Day 46: A Tale Of Two Sonny Boys

originally published February 15, 2012

So who is Sonny Boy Williamson? You’ll have to be more specific.

John Lee Curtis Williamson, born near Nashville in 1914, became one of the pioneers of blues harmonica, or ‘blues harp’ (which is an expression that will only hold up until someone figures out how to successfully incorporate an actual concert harp into a blues record).

Being a blues musician in the early 20th century was akin to waking up every morning to a stacked deck. To be black in the American south, in the midst of the Great Depression, with no marketable skills apart from playing music that is generally only listened to by other southern blacks with very little money to buy your shirts at Hot Topic – that’s not an easy life..

Williamson had the advantage of being able to carry his most valuable possession in his breast pocket. He adopted the name ‘Sonny Boy’, probably because it just sounded awesome and blues-ish. “Good Morning School Girl,” his first recording for Bluebird Records in 1937, became a standard. He became a star within the blues world, which probably meant that he earned just enough money to buy some food and hooch. There just wasn’t big money in the blues.

He relocated to Chicago, and released a string of songs that have come to be blues staples: “Sugar Mama Blues”, “Sloppy Drunk”, “Shake The Boogie”, “Stop Breaking Down”, and more. “Shake The Boogie” hit #4 on Billboard’s unsympathetically-named Race Records charts.

The guy was a star. He was playing alongside Muddy Waters. His influences are scattered all over the ever-shrinking blues section of your local music store: Billy Boy Arnold, Junior Wells, Little Walter, Snooky Prior, Sonny Terry – all great artists, and they all learned from Sonny Boy.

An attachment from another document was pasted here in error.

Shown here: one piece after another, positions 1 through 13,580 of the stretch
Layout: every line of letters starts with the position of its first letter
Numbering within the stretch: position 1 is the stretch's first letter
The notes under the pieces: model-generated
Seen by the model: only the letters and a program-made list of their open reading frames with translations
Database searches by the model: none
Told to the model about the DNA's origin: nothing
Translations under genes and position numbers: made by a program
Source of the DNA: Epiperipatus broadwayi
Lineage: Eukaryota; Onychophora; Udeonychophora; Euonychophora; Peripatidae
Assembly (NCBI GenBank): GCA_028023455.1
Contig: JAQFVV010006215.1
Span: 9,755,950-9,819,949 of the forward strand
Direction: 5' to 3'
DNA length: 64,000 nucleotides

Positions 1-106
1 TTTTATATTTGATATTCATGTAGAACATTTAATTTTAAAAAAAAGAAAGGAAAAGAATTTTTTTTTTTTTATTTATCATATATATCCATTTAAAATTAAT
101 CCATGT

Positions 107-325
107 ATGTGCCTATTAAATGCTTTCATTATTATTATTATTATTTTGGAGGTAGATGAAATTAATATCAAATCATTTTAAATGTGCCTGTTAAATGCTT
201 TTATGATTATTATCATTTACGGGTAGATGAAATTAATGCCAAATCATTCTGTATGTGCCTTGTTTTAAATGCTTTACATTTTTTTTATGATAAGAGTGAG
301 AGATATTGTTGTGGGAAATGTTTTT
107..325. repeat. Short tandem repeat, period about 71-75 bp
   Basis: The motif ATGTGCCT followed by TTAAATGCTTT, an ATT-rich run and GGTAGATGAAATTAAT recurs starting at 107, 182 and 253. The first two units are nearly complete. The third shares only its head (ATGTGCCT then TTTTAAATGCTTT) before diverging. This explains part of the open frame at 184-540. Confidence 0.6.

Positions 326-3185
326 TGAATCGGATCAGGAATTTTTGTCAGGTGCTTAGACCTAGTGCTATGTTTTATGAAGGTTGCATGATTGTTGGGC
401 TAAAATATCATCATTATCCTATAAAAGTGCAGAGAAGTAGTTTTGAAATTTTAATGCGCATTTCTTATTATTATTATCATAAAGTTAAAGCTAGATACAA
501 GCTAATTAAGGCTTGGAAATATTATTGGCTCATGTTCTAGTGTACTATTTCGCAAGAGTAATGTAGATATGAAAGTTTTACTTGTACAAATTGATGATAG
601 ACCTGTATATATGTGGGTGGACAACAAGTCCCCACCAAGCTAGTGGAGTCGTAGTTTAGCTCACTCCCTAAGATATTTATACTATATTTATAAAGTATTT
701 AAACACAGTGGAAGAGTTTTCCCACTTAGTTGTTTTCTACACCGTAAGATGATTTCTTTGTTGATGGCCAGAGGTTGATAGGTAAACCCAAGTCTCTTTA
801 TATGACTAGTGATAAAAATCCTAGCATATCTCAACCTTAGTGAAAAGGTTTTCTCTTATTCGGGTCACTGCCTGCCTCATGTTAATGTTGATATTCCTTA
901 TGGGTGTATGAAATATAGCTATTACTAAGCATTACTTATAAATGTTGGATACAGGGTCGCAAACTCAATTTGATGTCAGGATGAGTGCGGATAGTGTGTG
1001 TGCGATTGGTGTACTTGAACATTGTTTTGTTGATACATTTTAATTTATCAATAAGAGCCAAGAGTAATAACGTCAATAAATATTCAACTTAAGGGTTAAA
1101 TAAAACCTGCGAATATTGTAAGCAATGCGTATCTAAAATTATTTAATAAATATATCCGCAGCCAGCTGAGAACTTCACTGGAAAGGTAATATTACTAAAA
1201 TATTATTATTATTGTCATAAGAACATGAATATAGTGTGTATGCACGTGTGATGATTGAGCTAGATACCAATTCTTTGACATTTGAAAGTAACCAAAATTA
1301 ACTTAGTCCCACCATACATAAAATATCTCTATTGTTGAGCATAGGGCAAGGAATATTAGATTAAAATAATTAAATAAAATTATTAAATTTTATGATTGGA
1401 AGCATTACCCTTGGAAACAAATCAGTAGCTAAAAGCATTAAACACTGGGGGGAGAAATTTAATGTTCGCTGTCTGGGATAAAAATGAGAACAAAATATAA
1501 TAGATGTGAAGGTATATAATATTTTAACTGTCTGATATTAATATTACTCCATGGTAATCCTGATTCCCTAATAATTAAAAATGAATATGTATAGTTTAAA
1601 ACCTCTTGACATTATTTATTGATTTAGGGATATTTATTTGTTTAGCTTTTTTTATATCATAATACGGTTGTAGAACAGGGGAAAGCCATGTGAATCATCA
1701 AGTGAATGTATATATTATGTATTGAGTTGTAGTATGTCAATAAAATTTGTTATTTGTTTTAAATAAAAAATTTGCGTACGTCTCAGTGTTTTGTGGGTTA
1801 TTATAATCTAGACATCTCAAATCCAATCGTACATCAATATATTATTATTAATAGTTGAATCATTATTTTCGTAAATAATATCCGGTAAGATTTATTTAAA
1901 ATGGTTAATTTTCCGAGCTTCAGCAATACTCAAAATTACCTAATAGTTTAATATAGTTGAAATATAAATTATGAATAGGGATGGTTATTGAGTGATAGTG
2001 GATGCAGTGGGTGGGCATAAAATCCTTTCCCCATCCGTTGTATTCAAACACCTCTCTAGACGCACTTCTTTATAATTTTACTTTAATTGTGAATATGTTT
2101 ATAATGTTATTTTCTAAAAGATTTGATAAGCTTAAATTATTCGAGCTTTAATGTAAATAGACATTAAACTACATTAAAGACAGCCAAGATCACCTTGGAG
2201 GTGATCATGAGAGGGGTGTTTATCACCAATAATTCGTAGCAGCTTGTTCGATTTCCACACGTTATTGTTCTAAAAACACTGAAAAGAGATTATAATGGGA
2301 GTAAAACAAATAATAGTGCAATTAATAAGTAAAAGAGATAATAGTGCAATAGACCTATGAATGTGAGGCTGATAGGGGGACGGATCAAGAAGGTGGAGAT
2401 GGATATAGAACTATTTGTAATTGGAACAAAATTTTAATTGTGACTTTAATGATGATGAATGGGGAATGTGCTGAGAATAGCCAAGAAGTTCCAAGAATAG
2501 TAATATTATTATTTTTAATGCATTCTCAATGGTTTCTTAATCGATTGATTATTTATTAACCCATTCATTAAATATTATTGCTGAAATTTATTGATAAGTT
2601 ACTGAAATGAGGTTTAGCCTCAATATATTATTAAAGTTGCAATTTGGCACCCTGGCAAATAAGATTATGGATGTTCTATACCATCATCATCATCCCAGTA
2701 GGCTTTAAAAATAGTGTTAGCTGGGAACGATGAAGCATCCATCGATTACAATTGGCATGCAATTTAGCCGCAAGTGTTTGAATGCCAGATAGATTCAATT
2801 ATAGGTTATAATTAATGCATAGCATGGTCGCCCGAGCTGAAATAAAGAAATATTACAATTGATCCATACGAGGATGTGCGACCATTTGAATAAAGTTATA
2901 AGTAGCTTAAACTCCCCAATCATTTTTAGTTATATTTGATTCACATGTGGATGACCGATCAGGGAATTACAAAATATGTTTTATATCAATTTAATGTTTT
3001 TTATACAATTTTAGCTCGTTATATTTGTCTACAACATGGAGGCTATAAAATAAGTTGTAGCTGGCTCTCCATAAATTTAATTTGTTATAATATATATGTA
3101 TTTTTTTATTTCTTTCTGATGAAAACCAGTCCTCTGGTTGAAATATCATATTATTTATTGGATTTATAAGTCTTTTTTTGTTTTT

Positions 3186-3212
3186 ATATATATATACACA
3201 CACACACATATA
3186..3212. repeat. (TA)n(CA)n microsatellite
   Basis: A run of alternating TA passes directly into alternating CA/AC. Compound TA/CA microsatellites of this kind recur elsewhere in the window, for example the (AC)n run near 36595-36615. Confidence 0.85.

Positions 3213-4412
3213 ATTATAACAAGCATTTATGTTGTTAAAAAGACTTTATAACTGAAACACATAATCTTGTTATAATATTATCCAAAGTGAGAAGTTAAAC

So who the hell is Alex “Rice” Miller?

This guy.

Miller was born either in 1899, 1908 or 1912 (no one is really sure on this) in Tallahatchie County, Mississippi. While Williamson was rising to fame in Chicago, Miller was playing the sticks down south. He joined up with a blues community that included Robert Johnson, Elmore James and Big Joe Williams, which means something now, but back then that was just an assortment of talented guys who could barely pool their money together to buy smokes when they had to. Rice Miller was an entertainer – Willie Dixon recalled seeing him egg on a crowd with novelties, like sticking the harmonica in his mouth and playing hands-free.

In 1941 Miller was hired to shill flour on the King Biscuit Time radio station in Helena, Arkansas. Not a bad gig for a struggling harp player. Max Moore, the show’s sponsor, started billing Miller as ‘Sonny Boy Williamson’, in a bizarrely misguided attempt to cash in on the other Sonny Boy’s fame up north. This would be like an Ipswich band in 1962 calling themselves ‘The Beatles’ because the name was working so well for those guys up north.

Close enough.

Miller didn’t mind. In fact, despite the fact that Williamson had been making records for years and was something of a celebrity in the blues-aware world, Miller decided to keep the name. He began boasting that he had been using the name ‘Sonny Boy Williamson’ first. There was no Internet, no Usenet discussion groups were going to flare up with evidence to dispute this fact. Maybe Miller didn’t like that his first name was Alex, but was pronounced ‘Aleck’. I don’t know where he got the nickname ‘Rice’, but he couldn’t have been happy with that. It’s a horrible nickname that evokes neither greatness nor down-home coolness.